The change in plans will now see work to install more than 10km of cables and new signalling equipment for the Hounslow Loop line carried out from Sunday the 1st of May with work continuing through til Wednesday the 4th of May. The Hounslow Loop line connects London Waterloo with Chiswick, Richmond, Twickenham, Hounslow and Brentford.
Network Rail’s managing director for Wessex route, Mark Killick, said:
“It’s fantastic to see the Army-Navy match back on after so long and I’m pleased we’ve been able to move our work so fans can travel to and from the game by train. It does mean that we are going to be doing our engineering work well into the working week though, and it’s important that customers work out their routes to their workplaces.
“There will be replacement buses running along with the usual buses in the area, and the main line via Twickenham is going to be open throughout.
“This is part of a massive £375m scheme to improve the railway in the area and reduce the delays caused by signalling faults. Resignalling schemes like this one, and the track work that goes with it, are one of the best ways we have of improving the reliability of our network, so it’s really important we do the job and I’m grateful to our customers for their patience.”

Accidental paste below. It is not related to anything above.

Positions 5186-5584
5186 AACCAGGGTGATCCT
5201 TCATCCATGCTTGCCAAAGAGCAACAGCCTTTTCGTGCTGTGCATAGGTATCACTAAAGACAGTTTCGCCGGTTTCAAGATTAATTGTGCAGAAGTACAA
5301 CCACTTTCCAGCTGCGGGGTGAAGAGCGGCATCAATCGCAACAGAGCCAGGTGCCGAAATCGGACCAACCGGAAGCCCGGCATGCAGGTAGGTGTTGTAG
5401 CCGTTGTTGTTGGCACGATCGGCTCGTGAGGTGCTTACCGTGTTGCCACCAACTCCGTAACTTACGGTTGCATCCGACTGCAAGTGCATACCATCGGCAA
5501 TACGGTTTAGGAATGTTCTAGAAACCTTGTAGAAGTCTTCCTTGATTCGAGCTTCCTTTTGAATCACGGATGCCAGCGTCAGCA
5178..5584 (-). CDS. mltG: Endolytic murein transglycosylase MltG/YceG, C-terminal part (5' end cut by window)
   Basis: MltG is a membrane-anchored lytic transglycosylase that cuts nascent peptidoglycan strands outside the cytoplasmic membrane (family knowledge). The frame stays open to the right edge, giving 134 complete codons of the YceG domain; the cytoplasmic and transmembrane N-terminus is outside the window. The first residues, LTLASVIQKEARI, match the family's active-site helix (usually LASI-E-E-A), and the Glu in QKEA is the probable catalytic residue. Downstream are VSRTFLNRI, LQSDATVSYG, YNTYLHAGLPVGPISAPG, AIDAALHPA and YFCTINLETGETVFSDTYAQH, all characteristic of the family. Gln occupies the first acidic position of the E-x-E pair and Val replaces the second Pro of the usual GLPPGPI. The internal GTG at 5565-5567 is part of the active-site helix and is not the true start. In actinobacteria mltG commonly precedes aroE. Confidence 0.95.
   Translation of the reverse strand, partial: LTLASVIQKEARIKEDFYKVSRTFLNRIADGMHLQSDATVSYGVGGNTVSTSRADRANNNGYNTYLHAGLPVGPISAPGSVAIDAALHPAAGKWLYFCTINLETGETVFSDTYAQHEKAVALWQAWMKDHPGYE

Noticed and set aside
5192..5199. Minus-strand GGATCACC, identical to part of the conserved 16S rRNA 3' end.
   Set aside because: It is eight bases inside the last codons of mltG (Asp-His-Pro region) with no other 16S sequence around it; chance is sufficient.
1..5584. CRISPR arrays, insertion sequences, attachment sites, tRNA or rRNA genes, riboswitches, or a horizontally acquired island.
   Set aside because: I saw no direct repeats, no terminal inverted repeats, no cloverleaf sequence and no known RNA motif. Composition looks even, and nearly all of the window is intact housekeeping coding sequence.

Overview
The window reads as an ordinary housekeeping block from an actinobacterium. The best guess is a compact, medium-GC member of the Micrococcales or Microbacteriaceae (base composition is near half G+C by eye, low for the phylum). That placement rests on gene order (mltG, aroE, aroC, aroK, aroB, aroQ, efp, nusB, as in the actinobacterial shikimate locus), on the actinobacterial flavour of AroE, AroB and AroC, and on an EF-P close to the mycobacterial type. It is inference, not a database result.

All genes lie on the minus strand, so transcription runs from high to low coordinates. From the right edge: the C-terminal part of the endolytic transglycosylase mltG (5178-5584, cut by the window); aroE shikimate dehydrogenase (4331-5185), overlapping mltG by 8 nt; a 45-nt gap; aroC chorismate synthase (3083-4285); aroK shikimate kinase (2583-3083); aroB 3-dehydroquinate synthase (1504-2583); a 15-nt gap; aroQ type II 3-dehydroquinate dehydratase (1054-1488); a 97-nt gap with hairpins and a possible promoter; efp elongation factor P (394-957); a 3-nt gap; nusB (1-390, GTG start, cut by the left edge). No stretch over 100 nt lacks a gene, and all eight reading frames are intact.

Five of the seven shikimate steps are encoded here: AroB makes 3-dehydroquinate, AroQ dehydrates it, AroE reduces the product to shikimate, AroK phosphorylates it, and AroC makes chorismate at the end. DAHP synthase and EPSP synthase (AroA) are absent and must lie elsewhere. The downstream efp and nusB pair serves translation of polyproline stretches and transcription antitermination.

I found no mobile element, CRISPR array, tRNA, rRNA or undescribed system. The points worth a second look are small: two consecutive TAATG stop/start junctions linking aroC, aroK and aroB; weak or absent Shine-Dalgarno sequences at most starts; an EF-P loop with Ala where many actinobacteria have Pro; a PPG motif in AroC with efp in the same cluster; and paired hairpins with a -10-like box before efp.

The huge Feltham and Wokingham resignalling scheme is a £375m investment and will cover over 80 miles of railway, seeing more than 500 pieces of signalling equipment. The scheme is set to complete in 2024 and sees the replacement of signalling infrastructure (the traffic lights of the railway) from the 1970s replaced with an up to date and more reliable equivalent.
Following the renewals and upgrade work Network Rail will move the control of the signalling system from Feltham and Wokingham to the state of the art Wessex Rail Operating Centre (ROC) in Basingstoke.
The scheme marked its halfway point last weekend as new signalling equipment was switched on in Ascot and Virginia Water with Hounslow Loop’s new signalling technology is expected to be switched on during August 2023 ahead of the final stage in Wokingham which will go live in 2024.
Christian Neill, SWR’s Customer Experience Director, said:
“The work Network Rail is carrying out is set to significantly boost the reliability and performance of the railway, making it easier to get our customers to where they need to be.
“Closing the railway for four days is never a decision taken lightly, especially when two of those days are during the working week. Whilst it is important that to be able to keep leisure travellers and thousands of rugby fans moving on the Saturday, we’re urging anyone travelling from Sunday to Wednesday to check before they travel as a range of alternative transport options are available in the area.
“We’d also like to thank anyone impacted by these works for their patience and understanding as we work to enhance our network.”
To find out more please visit: https://www.networkrail.co.uk/running-the-railway/our-routes/wessex/feltham-and-wokingham-re-signalling-programme/